Leyland Clock

© Michael Wickham

Date: 1931
Acquired by Museum: unknown
Current State: Fully restored, operational

Seven Leyland clocks were erected in prominent roadside positions around the country as an advertising scheme in the 1930s and became well known landmarks in their own right. The original location of this clock was close to the Shack Café on the A30 at Hook in Hampshire and was erected on 29th July 1931 where it stood until removal in the early 1960s. Although all seven were to the same basic design, no two were exactly the same, the main differences being the tower finial or capping. Originally green in colour, this one was repainted orange during the 1950s. All of the clocks have now been removed from their original sites, but five are known to exist either on display or stored pending restoration.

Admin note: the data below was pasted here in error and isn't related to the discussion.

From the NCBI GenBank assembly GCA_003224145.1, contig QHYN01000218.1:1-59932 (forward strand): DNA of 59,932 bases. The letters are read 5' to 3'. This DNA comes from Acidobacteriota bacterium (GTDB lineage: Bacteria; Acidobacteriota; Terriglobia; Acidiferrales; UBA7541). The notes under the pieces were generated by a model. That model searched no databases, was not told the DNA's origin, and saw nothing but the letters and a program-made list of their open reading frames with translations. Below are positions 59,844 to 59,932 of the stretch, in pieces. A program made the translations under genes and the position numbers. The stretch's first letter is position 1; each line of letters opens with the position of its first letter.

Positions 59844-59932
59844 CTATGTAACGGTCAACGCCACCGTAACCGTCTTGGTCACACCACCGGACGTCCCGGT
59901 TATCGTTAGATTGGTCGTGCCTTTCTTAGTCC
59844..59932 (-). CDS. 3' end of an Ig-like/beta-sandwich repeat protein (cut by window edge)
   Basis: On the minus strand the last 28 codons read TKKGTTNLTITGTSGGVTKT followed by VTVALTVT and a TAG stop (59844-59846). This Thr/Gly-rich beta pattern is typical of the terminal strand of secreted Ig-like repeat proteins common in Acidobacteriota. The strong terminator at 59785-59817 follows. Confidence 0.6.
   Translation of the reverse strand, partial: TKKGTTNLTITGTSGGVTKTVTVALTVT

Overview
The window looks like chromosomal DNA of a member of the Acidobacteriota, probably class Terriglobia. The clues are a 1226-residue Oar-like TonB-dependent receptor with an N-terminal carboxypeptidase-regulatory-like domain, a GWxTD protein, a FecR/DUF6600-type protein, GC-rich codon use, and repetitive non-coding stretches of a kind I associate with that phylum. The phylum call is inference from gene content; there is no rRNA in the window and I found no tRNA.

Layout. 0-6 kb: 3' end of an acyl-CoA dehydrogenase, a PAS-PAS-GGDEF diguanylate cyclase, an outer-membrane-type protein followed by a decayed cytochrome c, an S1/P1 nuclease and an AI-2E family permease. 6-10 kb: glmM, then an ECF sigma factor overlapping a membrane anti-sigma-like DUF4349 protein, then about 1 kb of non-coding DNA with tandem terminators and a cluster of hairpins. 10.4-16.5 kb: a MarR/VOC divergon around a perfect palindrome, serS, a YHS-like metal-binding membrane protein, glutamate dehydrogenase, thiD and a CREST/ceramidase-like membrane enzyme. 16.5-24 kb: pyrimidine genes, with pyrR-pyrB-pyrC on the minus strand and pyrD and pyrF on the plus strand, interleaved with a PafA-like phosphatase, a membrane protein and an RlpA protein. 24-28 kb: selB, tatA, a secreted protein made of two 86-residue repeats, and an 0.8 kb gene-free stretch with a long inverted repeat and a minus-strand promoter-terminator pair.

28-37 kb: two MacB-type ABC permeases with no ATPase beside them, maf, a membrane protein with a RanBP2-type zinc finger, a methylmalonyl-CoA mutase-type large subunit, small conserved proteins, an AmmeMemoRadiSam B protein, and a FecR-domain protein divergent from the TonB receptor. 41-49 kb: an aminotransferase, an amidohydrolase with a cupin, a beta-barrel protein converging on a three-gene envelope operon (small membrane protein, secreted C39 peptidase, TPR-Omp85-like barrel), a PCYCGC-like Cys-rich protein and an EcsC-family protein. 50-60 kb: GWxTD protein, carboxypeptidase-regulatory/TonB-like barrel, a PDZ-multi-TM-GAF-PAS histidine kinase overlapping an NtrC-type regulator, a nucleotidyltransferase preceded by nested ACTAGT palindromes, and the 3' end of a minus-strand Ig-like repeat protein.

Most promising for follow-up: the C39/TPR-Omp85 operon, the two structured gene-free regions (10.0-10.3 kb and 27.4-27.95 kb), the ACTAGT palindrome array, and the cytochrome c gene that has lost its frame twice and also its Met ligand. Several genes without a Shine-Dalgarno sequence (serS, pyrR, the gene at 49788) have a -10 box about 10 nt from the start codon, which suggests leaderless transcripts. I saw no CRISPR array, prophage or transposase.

This example was rescued by the late Prince Marshall, and was restored to operational condition during 2004, although the original mechanical clock workings have long since disappeared, and have now been replaced by an electrical mechanism.